India Markets closed

Indian lenders' bad loans may rise significantly - financial stability report

·1-min read
FILE PHOTO: Reserve Bank of India logo is seen at the gate of its office in New Delhi

MUMBAI (Reuters) - Indian banks may see bad loans double despite signs of an improvement in the economic impact of the COVID-19 pandemic, a report from the Financial Stability and Development Council said on Monday.

The gross Non-Performing Assets of banks may increase from 7.5% in September 2020 to 14.8% under a severe stress scenario. Even under a baseline scenario it may rise to 13.5% by September 2021, the council said.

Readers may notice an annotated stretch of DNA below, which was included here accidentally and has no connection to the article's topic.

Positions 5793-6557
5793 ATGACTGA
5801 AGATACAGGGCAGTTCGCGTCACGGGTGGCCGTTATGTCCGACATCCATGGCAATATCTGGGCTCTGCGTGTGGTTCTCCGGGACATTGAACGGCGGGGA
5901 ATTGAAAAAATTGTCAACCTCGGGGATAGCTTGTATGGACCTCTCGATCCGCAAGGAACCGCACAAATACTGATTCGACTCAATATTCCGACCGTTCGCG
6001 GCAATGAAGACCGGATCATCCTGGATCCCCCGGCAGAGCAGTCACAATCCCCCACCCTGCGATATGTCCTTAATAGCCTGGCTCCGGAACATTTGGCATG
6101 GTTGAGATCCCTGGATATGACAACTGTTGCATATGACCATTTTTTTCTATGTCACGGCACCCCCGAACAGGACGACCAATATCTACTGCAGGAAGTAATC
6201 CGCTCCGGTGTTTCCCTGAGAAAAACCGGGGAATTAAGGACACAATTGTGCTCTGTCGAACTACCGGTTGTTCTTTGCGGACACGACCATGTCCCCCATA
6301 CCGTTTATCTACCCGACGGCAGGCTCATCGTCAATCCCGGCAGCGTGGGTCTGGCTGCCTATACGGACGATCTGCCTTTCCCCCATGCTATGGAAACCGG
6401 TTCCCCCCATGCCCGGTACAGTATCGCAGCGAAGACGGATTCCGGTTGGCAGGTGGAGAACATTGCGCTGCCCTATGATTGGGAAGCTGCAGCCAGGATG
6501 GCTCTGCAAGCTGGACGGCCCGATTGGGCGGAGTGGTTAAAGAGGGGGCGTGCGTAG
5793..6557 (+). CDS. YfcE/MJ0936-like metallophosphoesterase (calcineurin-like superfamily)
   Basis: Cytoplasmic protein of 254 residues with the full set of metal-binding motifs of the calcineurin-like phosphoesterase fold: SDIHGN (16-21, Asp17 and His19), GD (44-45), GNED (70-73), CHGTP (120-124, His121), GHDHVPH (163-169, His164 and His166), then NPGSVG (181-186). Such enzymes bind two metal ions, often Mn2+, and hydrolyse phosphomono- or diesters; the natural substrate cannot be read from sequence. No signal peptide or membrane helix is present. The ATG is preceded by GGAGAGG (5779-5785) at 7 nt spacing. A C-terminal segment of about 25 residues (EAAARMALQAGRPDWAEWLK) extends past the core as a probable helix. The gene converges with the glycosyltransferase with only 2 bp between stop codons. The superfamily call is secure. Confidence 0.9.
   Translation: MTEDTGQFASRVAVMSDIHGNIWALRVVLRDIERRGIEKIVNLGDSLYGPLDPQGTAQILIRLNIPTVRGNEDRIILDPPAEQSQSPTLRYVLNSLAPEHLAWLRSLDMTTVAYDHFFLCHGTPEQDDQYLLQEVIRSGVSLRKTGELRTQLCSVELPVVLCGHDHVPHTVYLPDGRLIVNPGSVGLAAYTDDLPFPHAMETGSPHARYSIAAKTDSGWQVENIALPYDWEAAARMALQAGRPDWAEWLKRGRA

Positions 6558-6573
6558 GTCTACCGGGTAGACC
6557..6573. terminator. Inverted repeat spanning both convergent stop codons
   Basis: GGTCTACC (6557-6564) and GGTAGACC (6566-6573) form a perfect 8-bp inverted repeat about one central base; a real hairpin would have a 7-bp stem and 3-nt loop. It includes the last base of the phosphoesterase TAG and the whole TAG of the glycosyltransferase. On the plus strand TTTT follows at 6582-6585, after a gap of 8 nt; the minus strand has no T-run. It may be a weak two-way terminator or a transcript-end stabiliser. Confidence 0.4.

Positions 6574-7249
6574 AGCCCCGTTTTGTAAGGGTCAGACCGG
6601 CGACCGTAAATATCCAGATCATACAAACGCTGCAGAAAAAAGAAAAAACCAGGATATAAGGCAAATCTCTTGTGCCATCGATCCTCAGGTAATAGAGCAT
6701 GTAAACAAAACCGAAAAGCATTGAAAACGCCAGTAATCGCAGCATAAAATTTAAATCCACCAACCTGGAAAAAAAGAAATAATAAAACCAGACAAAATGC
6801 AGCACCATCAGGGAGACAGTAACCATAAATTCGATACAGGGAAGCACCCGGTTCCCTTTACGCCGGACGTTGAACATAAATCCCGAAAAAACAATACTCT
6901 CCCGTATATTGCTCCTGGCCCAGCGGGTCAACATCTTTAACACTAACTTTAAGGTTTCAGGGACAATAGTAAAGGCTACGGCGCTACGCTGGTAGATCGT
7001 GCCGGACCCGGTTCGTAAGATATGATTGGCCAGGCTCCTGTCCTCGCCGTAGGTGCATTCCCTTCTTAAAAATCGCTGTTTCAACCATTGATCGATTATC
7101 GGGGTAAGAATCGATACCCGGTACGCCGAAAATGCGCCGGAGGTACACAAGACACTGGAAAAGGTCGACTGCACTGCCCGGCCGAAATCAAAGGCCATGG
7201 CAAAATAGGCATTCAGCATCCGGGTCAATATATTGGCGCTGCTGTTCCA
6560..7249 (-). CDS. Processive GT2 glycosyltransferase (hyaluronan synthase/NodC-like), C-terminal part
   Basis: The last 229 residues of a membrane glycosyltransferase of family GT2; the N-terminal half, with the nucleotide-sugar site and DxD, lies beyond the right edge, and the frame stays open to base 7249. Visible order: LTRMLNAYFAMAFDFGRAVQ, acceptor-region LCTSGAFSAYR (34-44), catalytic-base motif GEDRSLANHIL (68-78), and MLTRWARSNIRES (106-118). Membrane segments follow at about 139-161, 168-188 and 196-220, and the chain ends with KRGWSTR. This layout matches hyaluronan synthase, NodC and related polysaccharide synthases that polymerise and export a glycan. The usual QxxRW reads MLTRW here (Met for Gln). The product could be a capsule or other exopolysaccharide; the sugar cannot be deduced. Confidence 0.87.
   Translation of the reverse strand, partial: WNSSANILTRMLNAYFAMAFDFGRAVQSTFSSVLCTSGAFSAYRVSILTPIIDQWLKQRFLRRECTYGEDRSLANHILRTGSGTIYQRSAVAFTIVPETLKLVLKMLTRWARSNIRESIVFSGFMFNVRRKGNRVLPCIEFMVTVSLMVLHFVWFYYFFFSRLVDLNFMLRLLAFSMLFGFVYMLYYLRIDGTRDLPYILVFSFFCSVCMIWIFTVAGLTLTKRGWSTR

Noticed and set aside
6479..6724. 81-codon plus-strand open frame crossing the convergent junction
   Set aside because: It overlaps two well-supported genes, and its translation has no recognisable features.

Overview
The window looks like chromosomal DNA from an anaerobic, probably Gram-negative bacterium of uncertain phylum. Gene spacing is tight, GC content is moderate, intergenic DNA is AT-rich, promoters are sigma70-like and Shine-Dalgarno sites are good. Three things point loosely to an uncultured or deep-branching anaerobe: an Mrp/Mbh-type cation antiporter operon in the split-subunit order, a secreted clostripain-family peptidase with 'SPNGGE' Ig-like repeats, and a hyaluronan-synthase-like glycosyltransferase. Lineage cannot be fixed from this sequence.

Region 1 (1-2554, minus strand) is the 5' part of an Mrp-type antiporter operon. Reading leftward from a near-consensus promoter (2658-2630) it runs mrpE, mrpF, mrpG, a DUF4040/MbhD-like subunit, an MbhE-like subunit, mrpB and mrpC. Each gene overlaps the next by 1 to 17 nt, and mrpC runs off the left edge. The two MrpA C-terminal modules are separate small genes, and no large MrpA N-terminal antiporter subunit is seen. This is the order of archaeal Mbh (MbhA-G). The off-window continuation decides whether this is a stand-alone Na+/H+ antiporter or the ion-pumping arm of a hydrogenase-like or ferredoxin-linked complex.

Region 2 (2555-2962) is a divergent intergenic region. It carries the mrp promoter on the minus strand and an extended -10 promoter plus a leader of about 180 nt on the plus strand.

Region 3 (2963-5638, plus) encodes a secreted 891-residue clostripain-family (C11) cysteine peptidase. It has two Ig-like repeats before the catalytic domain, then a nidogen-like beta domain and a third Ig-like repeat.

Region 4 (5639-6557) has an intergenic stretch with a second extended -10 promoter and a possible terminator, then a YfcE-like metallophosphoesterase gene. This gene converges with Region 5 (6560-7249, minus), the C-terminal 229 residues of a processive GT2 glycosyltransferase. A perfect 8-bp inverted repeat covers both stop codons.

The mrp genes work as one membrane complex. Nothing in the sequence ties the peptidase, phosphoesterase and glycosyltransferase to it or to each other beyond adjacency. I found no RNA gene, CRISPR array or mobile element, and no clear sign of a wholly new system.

"It is assessed that the worst is behind us, though the recovery path remains uncertain," the council's Financial Stability Report released by the Reserve Bank of India said.

The council is an umbrella group of regulators and releases the FSR report twice yearly to give a detailed overview on the health of the Indian financial system.

RBI Governor Shaktikanta Das said in his foreword to the report that maintaining the financial health of banks remained a priority and that lenders must look at raising capital and altering their business models to sustain future expansion.

The report also highlighted the challenges to the banks' capital positions and said four lenders might fail to meet the capital requirement by September under a baseline scenario and could rise to nine banks in a severe stress scenario.

The central bank did not give the names of the lenders it was concerned about nor elaborate on the different scenarios.

(Reporting by Nupur Anand and Chris Thomas; Editing by Alison Williams)